By Jay Cohen – AP Baseball Writer
CHICAGO (Associated Press) — When Mike Seander started making music long ago, he used his apartment closet as a makeshift recording studio. There was a cheap mic and some towels hung for soundproofing.
Seander had no idea where it was going, but a supportive friend, a fellow pitcher on the Duke University baseball team named Marcus Stroman, backed him up.
“He was actually the first person to hear it and was like, ‘Hey, you’re pretty good at this,'” Saider said. “I remember him being a fan… Looking back, I think he gave me a kind of confidence when I had no idea what I was doing.”
As Strowman enjoyed major league success, his friendship with Theander (stage name Mike) deepened over the years. — he continued to evolve with what he describes as a hybrid of hip-hop and country. Strowman, 32, made his second All-Star Game appearance of the year, while Ceander, 34, played live shows and working on another album.
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“He’s one of my best friends,” Strowman said. “My circle is very small.
Strowman could be one of the strongest weapons in the market ahead of the Aug. 1 trade deadline, but the Cubs continue to languish on the edge of playoff contention. Chicago (48-51) won 3 of 4 games against St. Louis in the last series and fell back to 5 and a half games in the National League wild card fight after Sunday’s game.
Strowman has started 21 games this year, going 10-7 with a 3.09 ERA. The right-hander, who could become a free agent after this season, could make his third and final start with a major league team Wednesday night against the crosstown White Sox at Guaranteed Rate Field.
“I love being a Cub,” Stroman said after pitching six effective innings in a 10-4 win against Boston on July 15. “But from what I’ve been through, there are times when I have to keep my distance. A lot of it is out of my control, and no matter how much I love it, it might be gone tomorrow when I wake up.”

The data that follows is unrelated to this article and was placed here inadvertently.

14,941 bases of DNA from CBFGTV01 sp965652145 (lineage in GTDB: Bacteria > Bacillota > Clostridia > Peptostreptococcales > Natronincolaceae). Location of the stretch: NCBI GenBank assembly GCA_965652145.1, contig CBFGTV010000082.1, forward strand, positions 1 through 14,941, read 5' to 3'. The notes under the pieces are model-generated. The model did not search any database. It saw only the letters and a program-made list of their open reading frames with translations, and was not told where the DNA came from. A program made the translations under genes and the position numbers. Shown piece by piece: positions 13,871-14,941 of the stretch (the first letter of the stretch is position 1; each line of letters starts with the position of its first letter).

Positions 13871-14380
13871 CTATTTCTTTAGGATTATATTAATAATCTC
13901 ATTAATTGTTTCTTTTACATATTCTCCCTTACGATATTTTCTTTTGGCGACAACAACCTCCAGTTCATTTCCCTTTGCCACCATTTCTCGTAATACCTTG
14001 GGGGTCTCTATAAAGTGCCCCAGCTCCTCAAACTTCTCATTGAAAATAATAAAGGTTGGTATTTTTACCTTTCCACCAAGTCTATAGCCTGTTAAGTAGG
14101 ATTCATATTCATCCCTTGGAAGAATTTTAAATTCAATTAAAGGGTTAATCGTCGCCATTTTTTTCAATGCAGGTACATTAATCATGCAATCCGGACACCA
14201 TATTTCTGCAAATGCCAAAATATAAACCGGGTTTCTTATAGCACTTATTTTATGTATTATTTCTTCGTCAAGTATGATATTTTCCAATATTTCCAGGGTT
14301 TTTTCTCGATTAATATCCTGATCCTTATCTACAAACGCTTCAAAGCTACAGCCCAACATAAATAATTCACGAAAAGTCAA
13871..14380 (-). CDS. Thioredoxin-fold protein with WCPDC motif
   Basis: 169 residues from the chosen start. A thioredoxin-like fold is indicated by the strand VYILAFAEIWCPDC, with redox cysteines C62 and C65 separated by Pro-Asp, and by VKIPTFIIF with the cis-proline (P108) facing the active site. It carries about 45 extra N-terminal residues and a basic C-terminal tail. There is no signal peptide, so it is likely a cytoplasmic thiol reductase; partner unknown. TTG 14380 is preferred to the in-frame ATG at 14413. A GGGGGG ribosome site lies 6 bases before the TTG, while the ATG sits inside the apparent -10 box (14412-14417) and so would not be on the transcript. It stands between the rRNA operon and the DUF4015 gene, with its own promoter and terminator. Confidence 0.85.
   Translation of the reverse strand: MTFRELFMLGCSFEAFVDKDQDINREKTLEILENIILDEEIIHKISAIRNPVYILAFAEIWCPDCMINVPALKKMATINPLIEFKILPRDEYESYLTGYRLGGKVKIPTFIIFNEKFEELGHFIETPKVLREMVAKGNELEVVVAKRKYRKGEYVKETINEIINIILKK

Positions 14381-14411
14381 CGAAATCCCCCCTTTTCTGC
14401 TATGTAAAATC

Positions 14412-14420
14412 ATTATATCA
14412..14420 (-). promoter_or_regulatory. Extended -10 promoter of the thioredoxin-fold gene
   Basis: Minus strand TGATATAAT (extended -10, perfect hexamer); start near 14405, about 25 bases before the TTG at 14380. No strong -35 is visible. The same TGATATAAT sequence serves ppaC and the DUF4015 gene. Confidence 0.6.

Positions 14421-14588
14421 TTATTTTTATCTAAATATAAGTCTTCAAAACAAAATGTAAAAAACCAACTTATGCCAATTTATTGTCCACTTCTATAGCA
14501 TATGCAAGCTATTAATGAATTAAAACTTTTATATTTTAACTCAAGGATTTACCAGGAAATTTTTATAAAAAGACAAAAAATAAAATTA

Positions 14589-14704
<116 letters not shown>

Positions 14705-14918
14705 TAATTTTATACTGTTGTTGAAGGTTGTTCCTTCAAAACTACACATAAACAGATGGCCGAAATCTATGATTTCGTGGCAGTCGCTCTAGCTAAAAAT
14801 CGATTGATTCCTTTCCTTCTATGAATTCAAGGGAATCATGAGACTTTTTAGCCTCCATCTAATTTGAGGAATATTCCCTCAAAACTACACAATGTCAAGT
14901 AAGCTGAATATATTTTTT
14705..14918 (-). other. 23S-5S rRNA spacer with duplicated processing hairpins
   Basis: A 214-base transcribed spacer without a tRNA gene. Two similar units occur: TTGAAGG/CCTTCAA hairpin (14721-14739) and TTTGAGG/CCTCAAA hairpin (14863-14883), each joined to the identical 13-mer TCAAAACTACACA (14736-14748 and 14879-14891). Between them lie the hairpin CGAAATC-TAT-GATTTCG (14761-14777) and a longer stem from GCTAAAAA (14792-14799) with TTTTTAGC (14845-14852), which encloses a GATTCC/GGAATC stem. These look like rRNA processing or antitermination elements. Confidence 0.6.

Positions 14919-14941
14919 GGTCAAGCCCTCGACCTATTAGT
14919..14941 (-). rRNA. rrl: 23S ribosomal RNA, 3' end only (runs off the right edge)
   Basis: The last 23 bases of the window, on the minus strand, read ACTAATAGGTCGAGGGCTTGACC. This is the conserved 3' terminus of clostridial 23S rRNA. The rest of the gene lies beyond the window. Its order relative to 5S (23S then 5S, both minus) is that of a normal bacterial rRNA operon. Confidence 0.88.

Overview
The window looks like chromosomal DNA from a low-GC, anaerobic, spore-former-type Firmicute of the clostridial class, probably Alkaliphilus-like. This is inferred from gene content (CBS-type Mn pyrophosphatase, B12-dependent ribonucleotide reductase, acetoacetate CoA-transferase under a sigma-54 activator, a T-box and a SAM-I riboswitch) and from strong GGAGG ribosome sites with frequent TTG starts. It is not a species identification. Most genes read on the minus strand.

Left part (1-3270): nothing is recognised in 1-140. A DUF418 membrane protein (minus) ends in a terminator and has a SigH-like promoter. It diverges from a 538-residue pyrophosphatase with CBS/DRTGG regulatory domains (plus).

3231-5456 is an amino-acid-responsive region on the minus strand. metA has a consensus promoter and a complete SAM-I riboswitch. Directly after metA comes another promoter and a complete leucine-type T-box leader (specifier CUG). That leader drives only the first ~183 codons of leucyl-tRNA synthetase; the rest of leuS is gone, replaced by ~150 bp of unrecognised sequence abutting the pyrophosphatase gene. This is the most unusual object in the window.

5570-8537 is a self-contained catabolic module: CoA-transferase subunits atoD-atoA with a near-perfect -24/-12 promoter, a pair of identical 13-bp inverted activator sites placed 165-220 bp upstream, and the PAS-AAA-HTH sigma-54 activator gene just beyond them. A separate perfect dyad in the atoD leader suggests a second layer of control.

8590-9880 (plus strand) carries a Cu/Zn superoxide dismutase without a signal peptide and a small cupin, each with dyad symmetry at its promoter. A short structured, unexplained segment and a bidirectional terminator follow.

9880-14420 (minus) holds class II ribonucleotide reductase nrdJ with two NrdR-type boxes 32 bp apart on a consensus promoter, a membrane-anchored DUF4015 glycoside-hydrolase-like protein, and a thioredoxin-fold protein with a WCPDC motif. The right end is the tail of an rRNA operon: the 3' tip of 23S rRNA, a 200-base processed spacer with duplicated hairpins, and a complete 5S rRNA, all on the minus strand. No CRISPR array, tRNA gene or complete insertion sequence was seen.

Part of the bond between Strowman and Theander is based on their understanding of two unique professions and the mental and emotional tolls that come with each. They share a friendship-enhanced mindset that helps each to overcome life’s successes and challenges.
“There are many examples of him saying what I wanted to hear, or vice versa,” said Seander, who started his career under the stage name Mike Studd. “When he was named to the All-Star team this year, I sent him a message to remind him of the impact he had on my life. Seeing someone continuously do, keep striving, keep striving to be better as a person, as a player, is a real source of inspiration.”
The first time Seander and Strowman met was when Seander hosted him on a recruiting trip to Duke. Theander is from Cranston, Rhode Island, and Strowman is from Medford, New York, so they had East Coast ties. They were basketball players too.
Seander began working on music in earnest after returning from Tommy John surgery. Strowman has played on some of his songs over the years, including 2016’s “These Days” and “Shine.”
“I really admire him. I think he has great taste and ears,” said Seander.
“If he really wanted to spend his time, he could be a good musician himself.”
Stroman said the two share a similar outlook.
“I am very happy every day. So is he,” he said. “And being truly happy is something we both value.
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